Type - bit 0-7. This header is always set to 2 for INIT ACK chunks.

Chunk flags - bit 8-15. Not used today. Might be applicable for change. See SCTP Common and generic headers for more information.

Chunk Length - bit 16-31. The chunk length is the length of the whole packet, including everything in the headers, and the optional parameters.

Initiate Tag - bit 32-63. The receiver of the Initiate Tag of the INIT ACK chunk must save this value and copy it into the Verification Tag field of every packet that it sends to the sender of the INIT ACK chunk. The Initiate Tag must not be 0, and if it is, the receiver of the INIT ACK chunk must close the connection with an ABORT.

Advertised Receiver Window Credit (a_rwnd) - bit 64-95. The dedicated buffers that the sender of this chunk has located for traffic, counted in bytes. The dedicated buffers should never be lowered to below this value.

Number of Outbound Streams - bit 96-111. How many outbound streams that the sending host wishes to create. Must not be 0, or the receiver of the INIT ACK should ABORT the association. There is no negotiation of the minimum number of outbound or inbound streams, it is simply set to the lowest that either host has set in the header.

Number of Inbound Streams - bit 112-127. How many inbound streams that the sending endpoint is willing to accept. Must not be 0, or the receiver of the INIT ACK should ABORT the association. There is no negotiation of the minimum number of outbound or inbound streams, it is simply set to the lowest that either host has set in the header.

Initial TSN - bit 128-159. This is set to the Initial Transmission Sequence Number (I-TSN) which will be used by the sending party in the association to start with.

After this point, the INIT ACK chunk continues with optional variable-length parameters. The parameters are exactly the same as for the INIT chunk, with the exception of the addition of the State Cookie and the Unrecognized Parameters parameter, and the deletion of the Supported Address Types parameter. The list in other words look like this:

Table 2-4. INIT ACK Variable Parameters

Parameter NameStatusType Value
IPv4 AddressOptional5
IPv6 AddressOptional6
State CookieMandatory7
Unrecognized ParametersOptional8
Cookie PreservativeOptional9
Host Name AddressOptional11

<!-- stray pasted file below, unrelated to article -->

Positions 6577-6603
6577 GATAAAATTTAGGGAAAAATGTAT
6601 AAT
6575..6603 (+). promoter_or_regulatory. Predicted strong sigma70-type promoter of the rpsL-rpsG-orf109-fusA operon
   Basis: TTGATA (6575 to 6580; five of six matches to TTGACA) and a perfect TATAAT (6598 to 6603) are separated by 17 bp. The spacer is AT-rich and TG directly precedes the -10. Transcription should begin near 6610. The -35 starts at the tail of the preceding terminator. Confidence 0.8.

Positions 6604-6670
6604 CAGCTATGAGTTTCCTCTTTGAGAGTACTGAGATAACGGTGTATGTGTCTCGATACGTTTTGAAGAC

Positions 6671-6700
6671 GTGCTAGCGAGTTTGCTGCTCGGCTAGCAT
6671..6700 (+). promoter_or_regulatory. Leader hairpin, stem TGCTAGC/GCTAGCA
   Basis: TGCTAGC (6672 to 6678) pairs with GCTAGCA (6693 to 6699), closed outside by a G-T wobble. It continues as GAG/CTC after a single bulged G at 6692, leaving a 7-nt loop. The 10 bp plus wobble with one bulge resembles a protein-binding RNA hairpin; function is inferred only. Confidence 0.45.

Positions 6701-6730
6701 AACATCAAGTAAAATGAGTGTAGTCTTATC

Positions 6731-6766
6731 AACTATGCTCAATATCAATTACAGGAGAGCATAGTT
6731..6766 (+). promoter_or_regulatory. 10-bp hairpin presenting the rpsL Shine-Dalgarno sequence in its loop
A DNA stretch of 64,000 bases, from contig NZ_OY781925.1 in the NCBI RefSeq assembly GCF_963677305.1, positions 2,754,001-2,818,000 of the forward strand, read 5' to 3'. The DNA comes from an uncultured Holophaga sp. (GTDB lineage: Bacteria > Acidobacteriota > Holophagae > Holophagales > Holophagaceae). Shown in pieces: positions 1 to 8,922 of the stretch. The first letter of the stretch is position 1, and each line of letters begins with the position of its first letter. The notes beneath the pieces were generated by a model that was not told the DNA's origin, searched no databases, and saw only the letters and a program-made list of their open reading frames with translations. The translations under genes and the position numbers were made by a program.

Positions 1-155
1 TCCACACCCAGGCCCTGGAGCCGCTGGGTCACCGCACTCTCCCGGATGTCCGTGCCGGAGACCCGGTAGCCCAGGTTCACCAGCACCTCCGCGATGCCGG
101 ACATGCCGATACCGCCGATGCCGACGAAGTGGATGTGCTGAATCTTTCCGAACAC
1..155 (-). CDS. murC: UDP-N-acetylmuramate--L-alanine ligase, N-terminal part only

Reserved for ECN CapableOptional32768

The State Cookie is used in INIT ACK to send a cookie to the other host, and until the receiving host has replied with a COOKIE ECHO chunk, the association is not guaranteed. This is to prevent basically the same as a SYN attack in TCP protocol.

Type - bit 0-15. Always set to 7 for all State Cookie parameters.

Length - bit 16-31. The size of the whole parameter, including the type, length and State Cookie field in bytes.

State Cookie - bit 31-n. This parameter contains a cookie of variable length. For a description on how this cookie is created, see the RFC 2960 - Stream Control Transmission Protocol document.

SCTP SACK chunk

The SACK chunk is used to tell the sender of DATA chunks which chunks has been received and where there has been a gap in the stream, based on the received TSN's. Basically, the SACK chunk acknowledges that it has received data up to a certain point (the Cumulative TSN Ack parameter), and then adds Gap Ack Blocks for all of the data that it has received after the Cumulative TSN Ack point. A SACK chunk must not be sent more than once for every DATA chunk that is received.

Type - bit 0-7. This header is always set to 3 for SACK chunks.

Chunk flags - bit 8-15. Not used today. Might be applicable for change. See SCTP Common and generic headers for more information.

Chunk Length - bit 16-31. The chunk length is the length of the whole chunk, including everything in the headers and all the parameters.

Cumulative TSN Ack - bit 32-63. This is the Cumulative TSN Ack parameter, which is used to acknowledge data. The DATA chunk receiver will use this field to tell the sending host that it has received all data up to this point of the association. After this point, all data that has not been specifically acknowledged by the Gap Ack Blocks will, basically, be considered unaccounted for.

Advertised Receiver Window Credit (a_rwnd) - bit 64-95. The a_rwnd field is basically the same as the a_rwnd in the INIT and INIT ACK chunks, but can be used to raise or lower the a_rwnd value. Please read more in the RFC 2960 - Stream Control Transmission Protocol document about this.

Number of Gap Ack Blocks - bit 96-111. The number of Gap Ack Blocks listed in this chunk. Each Gap Ack Block takes up 32 bits in the chunk.

Number of Duplicate TSNs - bit 112-127. The number of DATA chunks that has been duplicated. Each duplicated TSN is listed after the Gap Ack Blocks in the chunk, and each TSN takes 32 bits to send.